Susan Smith has worked as an editor and writer in the technology industry for over 16 years. As an editor she has been responsible for the launch of a number of technology trade publications, both in print and online. Currently, Susan is the Editor of GISCafe and AECCafe, as well as those sites’ … More »
DigitalGlobe’s WorldView-3 launched from Vandenberg today
August 13th, 2014 by Susan Smith
Today DigitalGlobe of Longmont, Colorado, announced the successful launch of WorldView-3, the company’s sixth and highly advanced high-resolution, super-spectral commercial satellite. From Vandenberg Air Force Base in California, the satellite launched on a Lockheed Martin Atlas V rocket at 11:10 PDT.
“The successful launch of WorldView-3 extends DigitalGlobe’s commanding technological lead and will enable us to help our customers see through smoke, peer beneath the ocean’s surface and determine the mineral and moisture content of the earth below — all with unprecedented clarity,” said Jeffrey R. Tarr, Chief Executive Officer of DigitalGlobe. “We’d like to thank our customers, partners, team members and investors for their support in bringing to the world the new capabilities made possible with this success.”
On the Agenda for the webcast today:
– Dr. Kumar Navulur – Director of Next Generation Products
– Alex Chernushin – Director of Programs for Operational Space
– Rob Mitrevski – Vice President and General Manager, Environmental Intelligence and Integrated Sensing and Information Systems, Geospatial Systems
– Steve Skladanek – Vice President of Business Development
– Vernon Thorpe, NASA and Commercial Payload Program Manager
DigitalGlobe senior scientist, Product Development and Labs, Bill Baugh spoke on “Mineral Mapping Using WorldView Bands” at the recent Esri User Conference 2014.
“We are going to expand panchromatic spatial resolution with this satellite,” said Baugh. “It has native super-spectral imagery at .31 meter resolution, which delivers five times the clarity of any other satellite, 8 SWIR bands + 12 atmospheric correction bands. Its 30-meter pixel sensor retries information from atmosphere, and it makes more normalized, comparable data.”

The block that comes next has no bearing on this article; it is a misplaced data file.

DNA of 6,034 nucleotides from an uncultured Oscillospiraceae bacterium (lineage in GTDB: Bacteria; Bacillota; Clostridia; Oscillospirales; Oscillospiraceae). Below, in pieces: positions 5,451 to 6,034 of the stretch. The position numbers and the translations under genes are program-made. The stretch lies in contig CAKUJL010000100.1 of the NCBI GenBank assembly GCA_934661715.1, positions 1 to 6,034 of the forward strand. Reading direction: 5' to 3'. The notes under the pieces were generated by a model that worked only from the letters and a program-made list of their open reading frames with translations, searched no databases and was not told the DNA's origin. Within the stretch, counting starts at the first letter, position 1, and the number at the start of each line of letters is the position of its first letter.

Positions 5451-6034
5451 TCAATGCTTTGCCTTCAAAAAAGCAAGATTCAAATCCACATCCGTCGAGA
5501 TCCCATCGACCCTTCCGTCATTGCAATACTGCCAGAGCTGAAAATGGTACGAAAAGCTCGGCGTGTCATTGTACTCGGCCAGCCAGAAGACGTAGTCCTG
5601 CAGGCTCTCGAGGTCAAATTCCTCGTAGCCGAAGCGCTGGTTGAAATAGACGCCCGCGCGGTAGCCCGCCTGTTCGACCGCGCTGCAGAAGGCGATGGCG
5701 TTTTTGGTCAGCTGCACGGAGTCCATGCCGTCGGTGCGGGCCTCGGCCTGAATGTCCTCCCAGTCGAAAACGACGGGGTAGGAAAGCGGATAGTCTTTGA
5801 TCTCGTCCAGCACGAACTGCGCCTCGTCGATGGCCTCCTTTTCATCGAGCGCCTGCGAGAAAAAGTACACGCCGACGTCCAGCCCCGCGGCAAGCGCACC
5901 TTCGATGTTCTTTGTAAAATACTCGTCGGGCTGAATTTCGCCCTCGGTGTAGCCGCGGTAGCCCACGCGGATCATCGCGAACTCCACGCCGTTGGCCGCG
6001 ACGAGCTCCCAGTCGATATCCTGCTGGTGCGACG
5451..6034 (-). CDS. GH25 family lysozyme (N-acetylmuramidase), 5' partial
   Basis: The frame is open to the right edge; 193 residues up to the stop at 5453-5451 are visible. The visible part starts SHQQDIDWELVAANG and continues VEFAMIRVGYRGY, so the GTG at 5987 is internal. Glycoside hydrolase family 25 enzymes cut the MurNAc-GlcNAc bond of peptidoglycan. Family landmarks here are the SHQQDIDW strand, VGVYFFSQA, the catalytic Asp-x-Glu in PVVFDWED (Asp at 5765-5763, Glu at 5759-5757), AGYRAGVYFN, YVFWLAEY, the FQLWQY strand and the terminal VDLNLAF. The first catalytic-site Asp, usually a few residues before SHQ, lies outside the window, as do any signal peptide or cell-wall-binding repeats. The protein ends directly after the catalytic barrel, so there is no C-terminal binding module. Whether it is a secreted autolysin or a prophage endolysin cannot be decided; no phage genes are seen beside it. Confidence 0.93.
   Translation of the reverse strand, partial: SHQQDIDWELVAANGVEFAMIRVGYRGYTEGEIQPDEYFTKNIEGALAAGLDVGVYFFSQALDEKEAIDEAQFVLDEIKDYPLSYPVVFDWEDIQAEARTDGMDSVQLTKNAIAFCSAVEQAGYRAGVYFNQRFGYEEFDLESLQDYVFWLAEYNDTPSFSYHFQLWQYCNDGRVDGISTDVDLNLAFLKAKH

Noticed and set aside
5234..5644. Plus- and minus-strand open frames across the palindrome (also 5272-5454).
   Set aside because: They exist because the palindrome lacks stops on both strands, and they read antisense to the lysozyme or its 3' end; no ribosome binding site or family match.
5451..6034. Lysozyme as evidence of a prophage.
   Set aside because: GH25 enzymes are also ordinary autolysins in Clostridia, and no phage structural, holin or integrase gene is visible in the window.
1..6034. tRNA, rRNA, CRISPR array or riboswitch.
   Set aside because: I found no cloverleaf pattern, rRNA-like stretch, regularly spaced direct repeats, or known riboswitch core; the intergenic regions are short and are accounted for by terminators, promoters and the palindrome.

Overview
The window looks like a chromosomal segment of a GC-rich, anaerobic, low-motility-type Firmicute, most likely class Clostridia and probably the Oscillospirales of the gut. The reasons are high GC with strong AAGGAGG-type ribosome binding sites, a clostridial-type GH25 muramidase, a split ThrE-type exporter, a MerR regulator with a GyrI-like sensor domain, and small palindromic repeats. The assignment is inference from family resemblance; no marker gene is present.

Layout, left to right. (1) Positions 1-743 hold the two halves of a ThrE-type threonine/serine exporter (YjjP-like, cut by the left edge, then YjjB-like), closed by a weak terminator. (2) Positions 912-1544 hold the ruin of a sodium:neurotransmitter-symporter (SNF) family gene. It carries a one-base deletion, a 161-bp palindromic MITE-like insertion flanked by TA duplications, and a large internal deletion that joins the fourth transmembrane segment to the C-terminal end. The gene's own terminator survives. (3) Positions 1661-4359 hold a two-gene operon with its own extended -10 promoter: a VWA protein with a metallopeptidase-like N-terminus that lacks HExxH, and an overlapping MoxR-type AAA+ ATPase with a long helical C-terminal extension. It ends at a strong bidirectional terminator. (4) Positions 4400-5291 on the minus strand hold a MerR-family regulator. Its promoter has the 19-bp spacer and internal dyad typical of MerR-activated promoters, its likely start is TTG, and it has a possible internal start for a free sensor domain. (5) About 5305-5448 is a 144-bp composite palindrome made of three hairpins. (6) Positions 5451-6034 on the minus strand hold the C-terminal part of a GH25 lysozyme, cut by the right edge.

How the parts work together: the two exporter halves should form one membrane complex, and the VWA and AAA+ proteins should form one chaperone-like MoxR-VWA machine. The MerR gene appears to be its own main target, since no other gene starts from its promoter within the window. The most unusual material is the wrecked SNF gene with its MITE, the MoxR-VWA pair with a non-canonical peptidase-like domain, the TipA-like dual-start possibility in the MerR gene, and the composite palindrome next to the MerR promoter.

WorldView-3 offers the most spectral diversity available commercially today and is the first to offer multiple shortwave infrared (SWIR) bands that can image accurately through smoke, fog, haze dust and other air-born particulate matter that can be valuable during climate change events, homeland security type crises and/or forest fires. The satellite is also the only satellite to offer CAVIS, a cloud, aerosol, water vapor, ice and snow atmospheric correction instrument, which monitors the atmosphere and corrects data for an unprecedented level of consistency.
“The bands coming in WorldView-3 will allow you to go after data you might not be able to go after normally,” said Baugh. “You’ll be able to see iron, rocks (short wave infrared) and steel infrastructure.”
An RGB display is indicative of minerals. You will be able to see what spectrum different roofs are in. Altogether, you will have better spectral resolution, atmospheric retrieval sensor, light matter interaction, red blue and green display, and spectral matching. Apps for these displays will include RGB display, mineral indices, and rooftop classification.
“We need to know how much water is in the atmosphere,” said Baugh. “This has been a real problem for SWIR bands.”
The satellite and atmospheric monitoring instrument called CAVIS were built by Ball Aerospace. Exelis built the integrated, super-spectral payload consisting of a telescope, sensor and shortwave infrared system, making WorldView-3 the first commercial satellite to carry such capabilities. A United Launch Alliance Atlas V launch vehicle provided by Lockheed Martin Commercial Launch Services (LMCLS) delivered the satellite in orbit.
Categories: climate change, cloud, data, DigitalGlobe, Esri, Esri UC 2014, field GIS, geomatics, geospatial, GIS, hardware, laser radar, lidar, location based sensor fusion, location based services, location intelligence, mapping, mobile, NASA, photogrammetry, RapidEye, remote sensing, satellite imagery, sensors, spatial data, U.S. Census